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first thoughts on arriving in New Delhi, India, August 2013

How does one characterize a first visit to India?  By asking the question, it suggests a willingness for a second, does it not?  Can one step on India’s soil and not see another day without realizing in the moment when a life, your life, has changed?

I live in the United States and France. That was yesterday. To-day I pass on, I see them no more as I once did, and I am different, changed in some infinitesimal way. I can never be quite the same again.

A change can occur suddenly like a flash of lightning. It is stunning, but can be quickly forgotten. It can happen slowly, gradually, like a flower blooming, unfurling its petals. These changes are inevitable and meant to be.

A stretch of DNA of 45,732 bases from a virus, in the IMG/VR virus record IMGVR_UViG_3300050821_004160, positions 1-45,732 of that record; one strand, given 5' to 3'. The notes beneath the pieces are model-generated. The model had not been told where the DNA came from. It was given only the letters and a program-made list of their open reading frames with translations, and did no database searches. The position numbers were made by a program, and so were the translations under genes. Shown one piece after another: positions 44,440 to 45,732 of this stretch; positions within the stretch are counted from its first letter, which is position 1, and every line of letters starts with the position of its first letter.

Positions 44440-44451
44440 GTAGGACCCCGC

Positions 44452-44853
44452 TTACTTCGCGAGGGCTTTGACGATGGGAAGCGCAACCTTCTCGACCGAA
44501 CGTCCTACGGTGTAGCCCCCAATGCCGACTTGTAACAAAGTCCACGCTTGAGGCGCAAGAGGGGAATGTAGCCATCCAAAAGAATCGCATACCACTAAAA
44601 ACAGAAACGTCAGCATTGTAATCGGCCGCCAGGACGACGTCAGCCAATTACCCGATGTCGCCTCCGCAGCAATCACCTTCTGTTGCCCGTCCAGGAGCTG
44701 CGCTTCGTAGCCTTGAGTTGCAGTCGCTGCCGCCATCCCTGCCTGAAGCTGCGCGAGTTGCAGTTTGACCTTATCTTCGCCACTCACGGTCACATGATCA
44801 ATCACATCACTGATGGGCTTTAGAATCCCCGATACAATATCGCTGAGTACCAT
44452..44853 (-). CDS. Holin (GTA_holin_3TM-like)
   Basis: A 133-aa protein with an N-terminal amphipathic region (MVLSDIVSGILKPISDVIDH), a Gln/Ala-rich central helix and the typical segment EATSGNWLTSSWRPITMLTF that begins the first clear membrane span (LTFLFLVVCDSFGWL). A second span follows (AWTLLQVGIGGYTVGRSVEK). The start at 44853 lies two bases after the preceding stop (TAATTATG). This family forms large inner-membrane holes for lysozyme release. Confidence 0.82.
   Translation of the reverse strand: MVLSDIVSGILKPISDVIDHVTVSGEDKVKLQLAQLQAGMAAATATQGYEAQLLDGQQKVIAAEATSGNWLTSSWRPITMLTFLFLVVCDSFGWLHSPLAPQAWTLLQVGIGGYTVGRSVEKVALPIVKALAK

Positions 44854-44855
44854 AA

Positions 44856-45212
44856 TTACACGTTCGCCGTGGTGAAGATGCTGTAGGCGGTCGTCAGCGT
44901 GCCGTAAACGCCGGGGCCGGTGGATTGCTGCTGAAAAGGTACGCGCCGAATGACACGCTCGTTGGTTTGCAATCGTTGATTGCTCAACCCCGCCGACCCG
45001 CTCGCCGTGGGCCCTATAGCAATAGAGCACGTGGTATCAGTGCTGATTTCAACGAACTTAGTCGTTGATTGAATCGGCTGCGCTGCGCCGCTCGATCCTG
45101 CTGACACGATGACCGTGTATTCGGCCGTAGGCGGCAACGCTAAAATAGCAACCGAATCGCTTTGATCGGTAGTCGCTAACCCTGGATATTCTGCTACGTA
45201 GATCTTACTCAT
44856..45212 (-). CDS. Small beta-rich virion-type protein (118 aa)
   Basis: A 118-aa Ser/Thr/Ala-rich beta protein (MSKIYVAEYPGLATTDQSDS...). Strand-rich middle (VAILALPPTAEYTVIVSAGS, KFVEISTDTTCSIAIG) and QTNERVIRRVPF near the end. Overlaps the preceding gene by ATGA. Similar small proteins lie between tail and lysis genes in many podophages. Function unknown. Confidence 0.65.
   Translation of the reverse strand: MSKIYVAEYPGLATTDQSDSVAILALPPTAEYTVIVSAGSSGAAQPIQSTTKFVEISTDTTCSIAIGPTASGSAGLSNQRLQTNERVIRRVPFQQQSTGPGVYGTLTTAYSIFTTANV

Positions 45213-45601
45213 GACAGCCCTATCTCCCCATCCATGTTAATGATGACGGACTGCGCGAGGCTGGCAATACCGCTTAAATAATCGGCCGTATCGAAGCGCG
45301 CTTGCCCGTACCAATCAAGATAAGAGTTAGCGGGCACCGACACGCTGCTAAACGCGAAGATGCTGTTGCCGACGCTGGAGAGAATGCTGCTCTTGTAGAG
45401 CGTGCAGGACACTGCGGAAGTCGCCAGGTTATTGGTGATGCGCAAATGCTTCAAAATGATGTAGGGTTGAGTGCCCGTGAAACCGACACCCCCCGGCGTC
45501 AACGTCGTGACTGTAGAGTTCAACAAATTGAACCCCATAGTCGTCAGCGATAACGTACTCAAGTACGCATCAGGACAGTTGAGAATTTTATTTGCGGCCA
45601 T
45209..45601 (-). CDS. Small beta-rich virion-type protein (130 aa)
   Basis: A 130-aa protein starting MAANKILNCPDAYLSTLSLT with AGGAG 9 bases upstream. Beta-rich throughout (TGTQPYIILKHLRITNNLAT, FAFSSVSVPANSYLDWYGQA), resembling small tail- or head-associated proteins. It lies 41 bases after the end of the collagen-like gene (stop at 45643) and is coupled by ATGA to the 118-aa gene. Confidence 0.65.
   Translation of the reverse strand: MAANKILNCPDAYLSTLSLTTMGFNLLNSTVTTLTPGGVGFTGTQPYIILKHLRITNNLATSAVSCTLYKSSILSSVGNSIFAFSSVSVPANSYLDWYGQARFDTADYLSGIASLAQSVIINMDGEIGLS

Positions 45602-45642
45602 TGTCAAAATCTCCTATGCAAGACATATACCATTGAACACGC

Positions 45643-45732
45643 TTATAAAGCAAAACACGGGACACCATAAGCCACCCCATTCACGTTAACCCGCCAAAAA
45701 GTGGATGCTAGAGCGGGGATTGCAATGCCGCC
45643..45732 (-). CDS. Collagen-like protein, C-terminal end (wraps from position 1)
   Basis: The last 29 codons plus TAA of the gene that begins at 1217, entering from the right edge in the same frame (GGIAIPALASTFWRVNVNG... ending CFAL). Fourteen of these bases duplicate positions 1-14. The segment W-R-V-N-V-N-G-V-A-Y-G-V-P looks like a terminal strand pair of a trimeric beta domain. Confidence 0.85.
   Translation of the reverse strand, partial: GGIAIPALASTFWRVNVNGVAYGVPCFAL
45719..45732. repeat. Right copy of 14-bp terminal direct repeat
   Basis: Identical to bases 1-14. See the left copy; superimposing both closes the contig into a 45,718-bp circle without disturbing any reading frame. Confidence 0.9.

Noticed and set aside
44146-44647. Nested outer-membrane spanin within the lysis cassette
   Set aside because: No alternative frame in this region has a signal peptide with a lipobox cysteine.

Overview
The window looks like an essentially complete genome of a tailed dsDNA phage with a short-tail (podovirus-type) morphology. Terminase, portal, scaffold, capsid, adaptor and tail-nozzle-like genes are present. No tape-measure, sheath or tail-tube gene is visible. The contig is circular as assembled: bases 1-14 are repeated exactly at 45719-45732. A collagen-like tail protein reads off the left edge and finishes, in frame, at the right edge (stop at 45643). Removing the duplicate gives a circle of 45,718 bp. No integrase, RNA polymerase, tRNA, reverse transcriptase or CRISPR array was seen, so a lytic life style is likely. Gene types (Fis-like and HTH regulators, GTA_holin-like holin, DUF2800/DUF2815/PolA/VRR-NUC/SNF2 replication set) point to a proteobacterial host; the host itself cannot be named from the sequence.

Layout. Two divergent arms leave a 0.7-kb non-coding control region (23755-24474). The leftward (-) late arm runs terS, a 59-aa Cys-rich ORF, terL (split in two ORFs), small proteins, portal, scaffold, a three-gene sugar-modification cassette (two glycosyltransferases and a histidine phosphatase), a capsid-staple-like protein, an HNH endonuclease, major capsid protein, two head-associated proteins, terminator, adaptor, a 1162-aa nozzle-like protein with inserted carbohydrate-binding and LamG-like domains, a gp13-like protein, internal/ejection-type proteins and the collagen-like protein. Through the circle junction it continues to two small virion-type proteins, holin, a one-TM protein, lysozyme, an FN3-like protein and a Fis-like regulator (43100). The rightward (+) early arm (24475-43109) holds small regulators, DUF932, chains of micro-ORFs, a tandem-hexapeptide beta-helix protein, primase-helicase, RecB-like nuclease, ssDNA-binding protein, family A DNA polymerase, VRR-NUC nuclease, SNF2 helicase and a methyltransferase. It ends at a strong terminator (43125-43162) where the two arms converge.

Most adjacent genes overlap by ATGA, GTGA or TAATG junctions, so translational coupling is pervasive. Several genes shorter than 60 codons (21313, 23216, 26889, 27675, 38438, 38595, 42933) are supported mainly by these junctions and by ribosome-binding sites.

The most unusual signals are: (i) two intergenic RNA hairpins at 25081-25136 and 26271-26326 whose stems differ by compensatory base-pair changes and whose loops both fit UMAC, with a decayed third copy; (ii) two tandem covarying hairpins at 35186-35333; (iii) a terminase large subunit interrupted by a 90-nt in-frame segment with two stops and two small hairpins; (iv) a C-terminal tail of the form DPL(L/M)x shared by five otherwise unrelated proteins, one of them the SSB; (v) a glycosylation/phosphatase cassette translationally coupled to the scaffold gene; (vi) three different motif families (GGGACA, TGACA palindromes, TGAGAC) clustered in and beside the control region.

Marcel Proust dreamed once of going to India: “He was asked by a newspaper how he would spend his last hours on earth if he knew that a great calamity was about to end his life. The novelist talked of three things: he would throw himself at the feet of Miss X, go to the Louvre and take a little excursion to India.”  Worship.  A pinnacle for art.  Exotic.

Is India as Proust imagined it?  Does it represent what I had imagined?  India is changing.  “It is not an underdeveloped country, but rather, is it not in the context of its history and cultural heritage, a highly developed one in an advanced state of decay?” wrote Shashi Tharoor.

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